Theodore "Ted" Fontaine stands a little bent. It's his hip. He leans into the well of a big window of his long-ago classroom at the Assiniboia Indian Residential School.

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This article was published 30/5/2015 (2258 days ago), so information in it may no longer be current.


Theodore "Ted" Fontaine stands a little bent. It's his hip. He leans into the well of a big window of his long-ago classroom at the Assiniboia Indian Residential School.

Winnipeggers may not have heard of it. They cannot see it, even though the building stands limestone-sturdy; it's hidden by newer buildings where Academy Road meets Route 90. Through spattering rain, he looks onto the backyards of tidy little houses on Wellington Crescent South. The people who lived there have all likely moved on, says Fontaine, 73.

I wonder if they knew you were here, I say.

"Oh, they knew. They had gardens. We were hungry," he says with a grin.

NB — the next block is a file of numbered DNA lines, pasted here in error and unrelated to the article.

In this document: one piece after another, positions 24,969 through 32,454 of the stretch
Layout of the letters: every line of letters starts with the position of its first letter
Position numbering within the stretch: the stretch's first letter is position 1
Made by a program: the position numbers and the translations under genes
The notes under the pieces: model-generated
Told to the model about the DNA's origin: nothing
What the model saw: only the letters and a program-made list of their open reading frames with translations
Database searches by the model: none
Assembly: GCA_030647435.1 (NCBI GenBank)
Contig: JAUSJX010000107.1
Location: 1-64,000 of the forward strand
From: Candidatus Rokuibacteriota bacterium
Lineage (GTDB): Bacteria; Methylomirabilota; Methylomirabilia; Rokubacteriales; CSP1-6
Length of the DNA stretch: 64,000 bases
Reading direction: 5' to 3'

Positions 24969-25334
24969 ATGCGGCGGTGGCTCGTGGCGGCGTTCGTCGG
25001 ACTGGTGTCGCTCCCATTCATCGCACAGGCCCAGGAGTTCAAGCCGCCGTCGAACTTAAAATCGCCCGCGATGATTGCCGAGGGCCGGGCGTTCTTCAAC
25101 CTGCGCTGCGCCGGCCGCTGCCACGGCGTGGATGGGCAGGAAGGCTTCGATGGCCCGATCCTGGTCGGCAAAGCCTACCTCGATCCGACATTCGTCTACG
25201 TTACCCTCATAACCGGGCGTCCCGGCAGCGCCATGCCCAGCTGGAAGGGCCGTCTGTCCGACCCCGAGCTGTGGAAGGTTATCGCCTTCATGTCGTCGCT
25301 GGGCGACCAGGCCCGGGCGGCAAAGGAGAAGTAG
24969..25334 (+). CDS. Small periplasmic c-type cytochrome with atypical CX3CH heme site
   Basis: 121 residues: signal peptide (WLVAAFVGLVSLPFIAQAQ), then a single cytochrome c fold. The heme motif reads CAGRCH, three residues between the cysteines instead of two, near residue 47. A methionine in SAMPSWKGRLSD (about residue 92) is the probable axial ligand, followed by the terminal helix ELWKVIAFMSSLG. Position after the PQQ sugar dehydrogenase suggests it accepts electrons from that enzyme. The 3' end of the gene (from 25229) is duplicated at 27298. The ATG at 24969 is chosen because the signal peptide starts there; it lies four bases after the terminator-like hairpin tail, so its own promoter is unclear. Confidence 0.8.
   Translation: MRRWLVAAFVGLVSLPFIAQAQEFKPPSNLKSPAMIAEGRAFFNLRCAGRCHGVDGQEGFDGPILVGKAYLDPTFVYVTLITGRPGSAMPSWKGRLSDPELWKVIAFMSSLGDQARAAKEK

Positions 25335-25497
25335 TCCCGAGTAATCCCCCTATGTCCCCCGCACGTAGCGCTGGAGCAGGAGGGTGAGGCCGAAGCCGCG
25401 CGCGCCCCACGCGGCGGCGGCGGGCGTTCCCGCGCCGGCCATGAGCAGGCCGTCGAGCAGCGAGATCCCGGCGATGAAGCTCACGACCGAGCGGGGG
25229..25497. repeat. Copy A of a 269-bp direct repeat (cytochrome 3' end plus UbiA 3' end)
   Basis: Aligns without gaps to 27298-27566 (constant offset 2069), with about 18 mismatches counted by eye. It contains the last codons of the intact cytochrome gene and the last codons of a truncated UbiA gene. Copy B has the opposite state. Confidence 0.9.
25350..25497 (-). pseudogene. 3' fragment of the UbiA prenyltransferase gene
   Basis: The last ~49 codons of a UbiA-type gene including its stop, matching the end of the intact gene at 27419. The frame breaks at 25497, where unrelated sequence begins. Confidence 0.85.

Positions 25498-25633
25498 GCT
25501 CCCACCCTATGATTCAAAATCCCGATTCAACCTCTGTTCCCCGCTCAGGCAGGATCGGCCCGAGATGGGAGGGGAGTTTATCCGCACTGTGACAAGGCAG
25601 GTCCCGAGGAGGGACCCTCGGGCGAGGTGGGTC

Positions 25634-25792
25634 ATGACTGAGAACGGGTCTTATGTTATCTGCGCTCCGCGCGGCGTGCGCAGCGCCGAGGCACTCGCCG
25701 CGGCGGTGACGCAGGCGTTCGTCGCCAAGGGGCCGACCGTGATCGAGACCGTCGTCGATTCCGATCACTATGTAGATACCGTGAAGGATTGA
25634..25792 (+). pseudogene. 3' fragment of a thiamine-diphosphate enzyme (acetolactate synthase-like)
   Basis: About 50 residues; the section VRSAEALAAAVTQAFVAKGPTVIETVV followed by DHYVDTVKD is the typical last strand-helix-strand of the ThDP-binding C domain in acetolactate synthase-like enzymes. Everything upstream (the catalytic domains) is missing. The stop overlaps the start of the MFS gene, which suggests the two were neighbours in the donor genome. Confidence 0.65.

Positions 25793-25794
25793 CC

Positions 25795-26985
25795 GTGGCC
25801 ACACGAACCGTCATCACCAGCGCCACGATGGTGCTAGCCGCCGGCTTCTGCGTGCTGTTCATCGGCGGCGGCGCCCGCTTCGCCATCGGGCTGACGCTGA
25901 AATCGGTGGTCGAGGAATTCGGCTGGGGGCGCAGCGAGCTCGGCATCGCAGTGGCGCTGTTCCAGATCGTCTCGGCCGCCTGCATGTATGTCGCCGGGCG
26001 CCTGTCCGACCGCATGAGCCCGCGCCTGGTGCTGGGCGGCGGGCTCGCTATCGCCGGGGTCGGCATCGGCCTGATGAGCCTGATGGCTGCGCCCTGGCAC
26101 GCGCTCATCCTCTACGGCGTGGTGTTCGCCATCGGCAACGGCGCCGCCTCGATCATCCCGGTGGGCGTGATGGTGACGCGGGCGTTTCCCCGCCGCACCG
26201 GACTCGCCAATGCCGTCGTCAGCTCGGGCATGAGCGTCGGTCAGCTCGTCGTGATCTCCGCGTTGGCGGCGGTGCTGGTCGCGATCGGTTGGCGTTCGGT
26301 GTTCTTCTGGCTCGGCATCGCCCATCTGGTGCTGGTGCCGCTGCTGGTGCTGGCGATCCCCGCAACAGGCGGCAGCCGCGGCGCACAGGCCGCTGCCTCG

This is a story of survival and transformation. Yes, reconciliation. It's about chance, fate and other words used to describe stuff we can't explain.

Nipping tomatoes and cucumbers is one thing Fontaine, a former Sagkeeng chief, remembers of his time in River Heights, at the school where he spent Grade 10 in 1958, and part of Grade 11 before he "walked away" to work in the bush.

It is a classic building, stone with understated ornamentation on the facade, built in 1918 by the Winnipeg School Division for the Children's Home of Winnipeg, which had its boys' and girls' residences on the spot where the RCMP forensic lab now sits.

This is how history hides.

The school itself is now home to the Canadian Centre for Child Protection, the doggedly determined organization that tracks down Internet predators and missing children.

In what was Fontaine's first classroom, cyber-sleuths pore over website links, documenting child pornography and other unholy abuses against tender innocents.

The irony -- residential school to child saviours -- is not lost on Fontaine, who, after repeat visits to make peace with his past, has made close associations with centre staff.

Theodore Fontaine visits the former Assiniboia Residential School.


Theodore Fontaine visits the former Assiniboia Residential School.

There are scars. He remembers the taunts of the neighbourhood kids walking past his third-floor dorm window on fall evenings, after the Grey nuns and Oblate fathers who ran the school from 1958 to 1972 sent them to bed. Fontaine was 15 in the school's first year.